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Biosphere reserves are regions that are internationally recognized for their ecological significance and work towards ecosystem management. The concept of community capacity, as developed in the resource management and health promotion literatures, was applied to two such regions that were designated in 2000: Clayoquot Sound and Redberry Lake. The purpose of this comparative research was to better understand what constitutes the collective ability, or community capacity, these places have for fulfilling their functions as biosphere reserves. Community capacity is the collective mobilization of resources (ecological, economic/built, human and social capitals) for a specified goal. A mixed methods approach was taken. Self-assessments, both qualitative and quantitative, were used to determine community capacity in focus groups with biosphere reserve management, residents, and youth (grades 9-12). The results were compared to a statistics-based assessment of socioeconomic well-being. Semi-structured interviews for a related research project provided further insigh
This comparative research made theoretical advancements by identifying key constituents of community capacity, including dimensions of the capitals and ‘mobilizers,’ or factors that motivate people to work for communal benefit. Mobilizers were found to be key drivers of the process of using and building community capacity. Four mobilizer categories were identified: the existence of, and changes to capital resources; individual traits; community consciousness; and, commitment. The practical implications of applying both qualitative and quantitative assessment methods were examined. It was found that there are several ways to conduct the socioeconomic assessment, and that adaptive methodological application is advised in research that attempts to be truly community-based—not just about, but for and with communities.
It was found that, while it does not ensure a biosphere reserve’s success, economic capital plays a key role in activating other resources beyond a time frame of three years, where social capital can be the primary driver for activity. Despite substantial differences politically, socially, and economically, both regions experienced similar challenges that can be largely attributed to a general lack of understanding of the biosphere reserve concept, and a lack of consistent, core funding.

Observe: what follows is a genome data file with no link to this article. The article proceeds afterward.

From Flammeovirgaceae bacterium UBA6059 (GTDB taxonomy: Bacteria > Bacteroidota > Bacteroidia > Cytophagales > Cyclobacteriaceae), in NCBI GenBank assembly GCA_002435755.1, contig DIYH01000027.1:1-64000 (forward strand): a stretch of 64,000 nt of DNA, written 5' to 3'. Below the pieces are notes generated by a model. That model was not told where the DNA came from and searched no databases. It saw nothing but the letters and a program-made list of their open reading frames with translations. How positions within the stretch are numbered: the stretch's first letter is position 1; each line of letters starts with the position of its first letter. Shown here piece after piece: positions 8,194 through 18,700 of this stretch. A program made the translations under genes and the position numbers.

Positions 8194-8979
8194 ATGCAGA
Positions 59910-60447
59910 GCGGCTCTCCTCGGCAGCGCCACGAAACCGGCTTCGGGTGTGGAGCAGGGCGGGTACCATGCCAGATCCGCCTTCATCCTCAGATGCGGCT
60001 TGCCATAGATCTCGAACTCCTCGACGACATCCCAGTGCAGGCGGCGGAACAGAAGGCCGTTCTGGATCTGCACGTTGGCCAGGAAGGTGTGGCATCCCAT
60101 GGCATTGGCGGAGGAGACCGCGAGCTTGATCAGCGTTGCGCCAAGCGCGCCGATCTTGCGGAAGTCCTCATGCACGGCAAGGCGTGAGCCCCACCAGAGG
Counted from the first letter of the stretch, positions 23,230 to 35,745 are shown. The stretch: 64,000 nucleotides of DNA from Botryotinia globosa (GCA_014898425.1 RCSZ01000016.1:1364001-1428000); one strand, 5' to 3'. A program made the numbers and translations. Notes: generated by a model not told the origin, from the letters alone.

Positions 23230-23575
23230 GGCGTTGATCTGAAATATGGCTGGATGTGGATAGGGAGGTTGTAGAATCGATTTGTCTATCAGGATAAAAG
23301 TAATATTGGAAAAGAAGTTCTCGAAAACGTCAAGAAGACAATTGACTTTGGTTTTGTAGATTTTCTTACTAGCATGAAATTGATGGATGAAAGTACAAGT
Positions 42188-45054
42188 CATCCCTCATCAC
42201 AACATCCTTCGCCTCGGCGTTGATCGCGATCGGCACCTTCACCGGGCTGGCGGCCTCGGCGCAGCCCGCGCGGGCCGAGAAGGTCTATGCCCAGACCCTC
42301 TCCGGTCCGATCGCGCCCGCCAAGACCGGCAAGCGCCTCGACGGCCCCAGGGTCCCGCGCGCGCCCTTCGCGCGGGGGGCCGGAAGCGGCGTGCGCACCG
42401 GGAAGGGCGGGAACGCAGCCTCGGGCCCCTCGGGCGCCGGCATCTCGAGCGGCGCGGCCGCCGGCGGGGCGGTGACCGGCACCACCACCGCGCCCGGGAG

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2004

Components of population growth rate for White-winged Scoters in Saskatchewan, Canada
Alisauskas, R. T.,
Traylor, J. J.,
Swoboda, C. J. &
Kehoe, F. P.

Abstract & Download »

Breeding range and abundance of White–winged Scoters (Melanitta fusca deglandi) have declined in northwestern North America. Hypotheses proposed to account for this trend are that survival and/or recruitment of females had declined. Thus, we used a reverse–time capture–recapture approach to directly estimate survival, seniority and capture probabilities for females of breeding age at Redberry Lake, Saskatchewan, Canada for 1975–1980 and 2000–2003. We also estimated population size of breeding females for 1975–1985 and 2000–2003 using capture–recapture data. Initially, this local population was in serious decline [95% CL (lambda(-)(75-80)) = 0.89 ± 0.09], but has since stabilized and may be slowly increasing [95% CL (lambda(-)(00-03)) = 1.07 ± 0.11]. This reversal in trajectory apparently resulted from increased recruitment rather than increased apparent survival. Importantly, recent recruitment of adult females appeared to be driven solely by immigration of adult females with no detectable in situ recruitment, suggesting a hypothesis that the local population is being rescued by females produced elsewhere.

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2002

Introduction to an Inventory of the Ecological Services Provided by Ranchers and Farmers in the Redberry Lake Biosphere Reserve
Céline Bonnel and
Olivier Garrigou
Ecole Nationale du Génie Rural, des Eaux et des Forêts

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The study addresses the inventory of ecological services provided by farmers and ranchers in the Redberry Lake World Biosphere Reserve. This project is one of the medium term strategic actions outlined in the Community’s Plan for Sustainability. It specifically addresses the following action: Develop compensatory mechanisms for ecological services performed by local farmers and ranchers.

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Note: Some figures have been removed to ensure the entire report can be easily downloaded.